This past June marked the 30th anniversary of the recognition of the first cases of a strange new syndrome that became know as HIV and AIDs. In the months that have followed much attention has been given to this landmark through symposiums, memorial services, ceremonies, blogs and numerous newspaper articles. Although considerable scientific advances have been made towards the diagnosis and treatment of this heart-wrenching disease, the anniversary brings back some powerful memories of an much earlier time.
A member of our West Coast IRB, a health educator, shared her experience from a retrospective AIDs activity at San Francisco General Hospital which led to conversation including the usual hand-raising: Who treated patients in 1981? Who remembers what the name of the disease was at first? And, who wasn’t even born yet? So here are three stories from members of the E&I West Coast IRB that illustrate, in their own words, exactly how small the world is and how very far we have come.
Story 1 – Erica Heath, CIP, Director of Regulatory Affairs, E&I
For many years, I have counted myself as being responsible for the first AIDS treatment protocol. What a claim!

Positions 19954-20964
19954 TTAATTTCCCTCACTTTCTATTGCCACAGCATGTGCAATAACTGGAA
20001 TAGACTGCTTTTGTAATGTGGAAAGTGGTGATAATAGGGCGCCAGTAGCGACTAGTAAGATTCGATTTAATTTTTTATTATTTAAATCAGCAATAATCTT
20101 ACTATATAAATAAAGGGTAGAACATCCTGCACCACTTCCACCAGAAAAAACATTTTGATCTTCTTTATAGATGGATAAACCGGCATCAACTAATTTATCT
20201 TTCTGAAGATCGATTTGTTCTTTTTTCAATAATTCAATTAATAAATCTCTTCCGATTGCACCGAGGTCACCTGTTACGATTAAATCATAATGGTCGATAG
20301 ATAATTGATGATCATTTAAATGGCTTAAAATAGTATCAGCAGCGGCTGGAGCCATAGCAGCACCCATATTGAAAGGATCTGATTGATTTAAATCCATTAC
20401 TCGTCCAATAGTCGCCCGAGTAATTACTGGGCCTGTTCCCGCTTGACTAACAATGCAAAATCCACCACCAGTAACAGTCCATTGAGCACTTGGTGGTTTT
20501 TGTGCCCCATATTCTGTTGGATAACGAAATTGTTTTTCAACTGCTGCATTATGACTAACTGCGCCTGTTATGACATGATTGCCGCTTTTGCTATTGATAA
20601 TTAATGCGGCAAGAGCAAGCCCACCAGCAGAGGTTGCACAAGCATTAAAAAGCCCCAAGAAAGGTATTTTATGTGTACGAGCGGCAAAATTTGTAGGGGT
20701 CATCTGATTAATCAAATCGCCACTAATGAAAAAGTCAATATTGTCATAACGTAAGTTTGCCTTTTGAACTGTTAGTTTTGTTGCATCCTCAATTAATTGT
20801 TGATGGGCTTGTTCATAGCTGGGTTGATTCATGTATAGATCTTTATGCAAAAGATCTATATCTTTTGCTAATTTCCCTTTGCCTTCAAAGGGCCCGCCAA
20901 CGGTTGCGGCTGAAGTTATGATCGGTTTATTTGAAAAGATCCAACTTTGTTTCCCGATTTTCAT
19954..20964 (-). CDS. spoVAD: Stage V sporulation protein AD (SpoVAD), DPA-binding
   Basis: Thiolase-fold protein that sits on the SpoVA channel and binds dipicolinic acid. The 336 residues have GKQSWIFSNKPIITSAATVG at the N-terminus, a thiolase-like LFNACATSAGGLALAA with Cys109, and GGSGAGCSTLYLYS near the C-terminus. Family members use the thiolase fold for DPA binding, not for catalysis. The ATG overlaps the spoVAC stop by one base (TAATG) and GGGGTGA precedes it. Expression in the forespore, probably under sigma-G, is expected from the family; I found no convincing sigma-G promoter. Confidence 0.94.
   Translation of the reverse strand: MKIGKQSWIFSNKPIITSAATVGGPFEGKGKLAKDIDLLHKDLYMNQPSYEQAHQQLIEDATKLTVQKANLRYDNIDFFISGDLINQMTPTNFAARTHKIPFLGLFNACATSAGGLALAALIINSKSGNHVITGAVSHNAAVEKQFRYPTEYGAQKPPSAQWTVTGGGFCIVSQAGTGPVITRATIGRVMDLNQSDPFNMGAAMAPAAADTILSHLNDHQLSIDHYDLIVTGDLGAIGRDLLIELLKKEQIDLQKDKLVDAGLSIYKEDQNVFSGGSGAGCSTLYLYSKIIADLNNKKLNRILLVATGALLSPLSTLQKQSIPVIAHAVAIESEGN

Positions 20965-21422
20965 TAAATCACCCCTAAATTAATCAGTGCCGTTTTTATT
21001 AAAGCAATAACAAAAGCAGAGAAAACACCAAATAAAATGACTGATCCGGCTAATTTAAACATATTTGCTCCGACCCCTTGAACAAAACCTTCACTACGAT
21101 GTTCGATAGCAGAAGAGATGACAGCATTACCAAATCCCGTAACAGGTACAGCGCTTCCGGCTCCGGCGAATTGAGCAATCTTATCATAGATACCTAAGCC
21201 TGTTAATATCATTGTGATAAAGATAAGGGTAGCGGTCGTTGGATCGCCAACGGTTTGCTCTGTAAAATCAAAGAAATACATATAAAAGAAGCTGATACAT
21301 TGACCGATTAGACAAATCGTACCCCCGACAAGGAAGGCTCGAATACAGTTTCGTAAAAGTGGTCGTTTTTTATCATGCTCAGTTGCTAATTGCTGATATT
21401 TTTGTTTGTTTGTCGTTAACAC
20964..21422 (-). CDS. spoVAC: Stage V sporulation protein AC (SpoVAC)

I was secretary (Administrator by today’s terms) to the UCSF IRB, called the Committee on Human Research or CHR.. One day I got a call from Dr. Connie Wofsy, a physician at San Francisco General Hospital, who said she was treating a young male patient with pneumocystis carinii, a rare form of pneumonia. She knew of only one drug that might help. Pentamadine was investigational and was available only from CDC. Could she use it? On my own, I said yes.
There is an exemption from the IRB review requirement. It reads:
“§56.104 Exemptions from IRB requirements: (c) Emergency use of a test article, provided that such emergency use is reported to the IRB within 5 working days. Any subsequent use of the test article at the institution is subject to IRB review.”
Although such situations occurred rarely, each event was urgent so I had prepared a handout and short report form that could be sent through inter-office delivery (there was no e-mail and few faxes then).
I said yes (as if I had a clue what PCP was) and sent the hand-out. A week later Dr. Peter Jensen called from Fort Miley VA (they also used the CHR) with exactly the same story. So, different institution, I sent off the same paperwork. A little later I got a call from someone at the newly opened Long Hospital and then Moffitt Hospital (which was really one unit but could maybe be considered two hospitals). On the 7th or 8th call I finally picked up the phone and called Dr. Wofsy. My message was … You must write a protocol. Any kind of protocol. Some excuse for a protocol. Anything. And do it quickly please. She did.
Another IRB member was listening and laughing as she realized the connection from 30 years ago.
Story 2 – Judith, IRB member